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Saturday, October 28, 2017

ChezCindy: Double Oat Peach Crumble Bars

Double Oat Peach Crumble Bars

These oat bars just happen to be gluten free.  Using a standard old fashion bar cookie recipe, normally made with all-purpose flour and raspberry jam, I made them with oat flour and peach jam.  I wanted to test out how the recipe would do eliminating the gluten.  There is zero difference in process or results.  Peach jam was used as the filling thanks to a successful peach season this past summer.  I had made several batches of peach jam with an abundance just waiting to be eaten.  The beauty of this recipe is that you can use your favorite fruit jam of any flavor, homemade or store-bought.  The outcome is somewhat like a crumb-topped pie, but much easier as there is no rolling of dough.  It is a great recipe for kids to make who are just starting to learn about baking. 

Double Oat Peach Crumble Bars
2 sticks unsalted butter, softened
2 1/4 cups oat flour
1 cup rolled oats
1/2 cup sugar
1/2 cup light brown sugar
1/2 teaspoon kosher salt
1 egg, lightly beaten
2 cups peach jam

Preheat oven to 350 degrees.  Butter an 8-inch square pan, line with parchment paper. 

Working with a stand mixer, add the softened butter, flour, oats, sugars, and salt to the mixing bowl.  Mix on low speed to combine.  With the mixer running, add in the beaten egg, mixing until the ingredients come together resembling course crumbs.  Remove 2 cups and set aside.  Press the remaining crumb mixture into the bottom of the prepared pan, forming an even layer.  Spread the jam over the crumb layer.  Crumble the 2 cups of crumb mixture over the jam to form a top layer. 

Bake until lightly browned, 40-45 minutes.  Cool completely in the pan before cutting into bars. 


Monday, October 16, 2017

ChezCindy: Roasted Pumpkin Squash

Roasted Pumpkin Wedges

Pumpkins can be roasted in the same manner as any other squash, such as butternut or acorn.  The exterior pumpkin skin is such a vibrant orange color, yet when the skin is peeled away, the interior flesh is surprisingly pale in color.  You will want to choose small pumpkins, often named as Sugar or Pie pumpkins.  The larger pumpkins used for jack-o-lanterns are too tough and fibrous.  If you are lucky enough to find the heirloom variety pumpkins at a farm market, look for Long Island Cheese pumpkin, with pale yellow-orange skin, or the Cinderella pumpkin, more squat in shape resembling the carriage in the Disney story Cinderella.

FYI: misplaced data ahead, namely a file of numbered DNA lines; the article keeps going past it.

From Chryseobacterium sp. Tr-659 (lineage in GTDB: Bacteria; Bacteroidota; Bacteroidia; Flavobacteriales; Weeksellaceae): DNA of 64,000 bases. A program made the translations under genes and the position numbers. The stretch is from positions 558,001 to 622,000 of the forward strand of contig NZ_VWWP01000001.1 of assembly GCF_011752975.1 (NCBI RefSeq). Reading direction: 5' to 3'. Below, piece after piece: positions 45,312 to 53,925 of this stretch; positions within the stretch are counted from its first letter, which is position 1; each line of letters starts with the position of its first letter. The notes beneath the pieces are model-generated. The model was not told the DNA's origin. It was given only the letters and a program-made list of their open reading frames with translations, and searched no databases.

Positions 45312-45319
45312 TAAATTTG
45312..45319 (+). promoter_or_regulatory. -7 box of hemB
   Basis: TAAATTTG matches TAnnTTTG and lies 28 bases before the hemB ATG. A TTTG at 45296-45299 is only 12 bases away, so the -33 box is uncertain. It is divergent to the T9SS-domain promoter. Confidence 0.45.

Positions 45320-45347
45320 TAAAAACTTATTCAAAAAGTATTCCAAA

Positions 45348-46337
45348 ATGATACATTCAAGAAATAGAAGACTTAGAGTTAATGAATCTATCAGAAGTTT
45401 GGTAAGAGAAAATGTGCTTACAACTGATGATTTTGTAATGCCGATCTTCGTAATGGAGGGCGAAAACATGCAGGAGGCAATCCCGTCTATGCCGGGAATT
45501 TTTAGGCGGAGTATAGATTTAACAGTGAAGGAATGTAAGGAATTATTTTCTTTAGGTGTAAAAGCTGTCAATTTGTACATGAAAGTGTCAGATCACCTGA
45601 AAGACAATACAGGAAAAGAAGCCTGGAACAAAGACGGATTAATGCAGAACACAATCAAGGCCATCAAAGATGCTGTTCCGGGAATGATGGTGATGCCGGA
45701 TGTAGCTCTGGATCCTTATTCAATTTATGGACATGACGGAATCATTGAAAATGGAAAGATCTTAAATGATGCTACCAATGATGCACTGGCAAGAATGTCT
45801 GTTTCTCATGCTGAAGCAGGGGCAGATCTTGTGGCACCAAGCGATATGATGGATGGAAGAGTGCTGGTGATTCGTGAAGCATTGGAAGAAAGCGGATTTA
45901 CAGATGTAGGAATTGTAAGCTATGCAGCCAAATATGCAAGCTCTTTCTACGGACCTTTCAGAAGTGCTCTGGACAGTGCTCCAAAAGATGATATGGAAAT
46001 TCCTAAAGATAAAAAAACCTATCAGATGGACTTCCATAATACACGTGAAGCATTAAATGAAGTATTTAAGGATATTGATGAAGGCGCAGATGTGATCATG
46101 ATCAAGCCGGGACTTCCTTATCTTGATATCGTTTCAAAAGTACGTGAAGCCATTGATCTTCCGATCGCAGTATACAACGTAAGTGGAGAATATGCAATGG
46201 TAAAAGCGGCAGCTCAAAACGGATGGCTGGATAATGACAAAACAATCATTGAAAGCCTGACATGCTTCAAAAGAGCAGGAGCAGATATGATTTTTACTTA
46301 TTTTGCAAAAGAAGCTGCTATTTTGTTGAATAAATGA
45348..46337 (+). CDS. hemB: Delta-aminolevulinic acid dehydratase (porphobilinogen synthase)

To roast the pumpkin, wash the pumpkin and dry it well.  Working on a stable cutting board that will hold its place on the counter, lay the pumpkin on its side; cut across the top about an inch away from the stem to remove the top.  The top can be roasted for presentation, but I usually toss it out.


Cut the pumpkin into quarters, remove the seeds and fibers.  The pumpkin quarters can be roasted with the skin on, or cut away the skin and cut the quarters into large 1-inch cubes.  Place the pumpkin onto a large rimmed baking sheet; drizzle with oil, rubbing the oil over the pumpkin flesh to coat lightly with the oil.  Season with salt and pepper, adding herbs as desired.  Pumpkins go well with fresh sage, rosemary and thyme.




Have the oven preheated to 375 degrees.  Place the sheet tray into the hot oven, roasting the pumpkin for 45-55 minutes, stirring once during the cooking time.  The pumpkin should be tender when pierced with a fork and lightly browned.  Remove the sheet tray from the oven, allow the pumpkin to cool on the tray.  If you have not already removed the skin prior to roasting, remove it when cool enough to handle, as the skin is not meant to be eaten.



The roasted pumpkin can be served as a side dish tossed with butter and salt.  Puree the pumpkin for making ravioli filling, or cube into small bite-size pieces adding to grains or soups.  Below is a link for roasted pumpkin with quinoa and kale. 



Sunday, October 15, 2017

ChezCindy: Homemade Pumpkin Pie Spice



 Homemade Pumpkin Pie Spice

Pumpkin pie spice can be purchased in the spice aisle of your local grocer, but consider making your own.  It is generally a combination of warm spices used when making pumpkin pie.  You most likely have the spice ingredients in your pantry to make pumpkin pie spice, with a considerable difference in taste from store-bought.  And, there are endless uses when making Fall and Winer recipes from quick breads to cakes, cookies and granola.

Homemade Pumpkin Pie Spice
3 tablespoons ground cinnamon
2 teaspoons ground allspice
2 teaspoons ground ginger
2 teaspoons ground nutmeg
1 1/2 teaspoons ground cloves

Measure each ingredient and add to a small bowl, whisking to combine.  Transfer to an airtight jar with a lid, such as a small glass canning or jelly jar.  Label and store in your pantry for 6-9 months. 


Pumpkin Pie Spice Granola

1/3 cup coconut oil, melted
1/2 cup maple syrup
1 teaspoon vanilla extract
3 cups old fashioned oats
1 cup pepitas, raw pumpkin seeds
1 cup chopped pecans
3 tablespoons brown sugar
1 1/2 tablespoons pumpkin pie spice
1 teaspoon kosher salt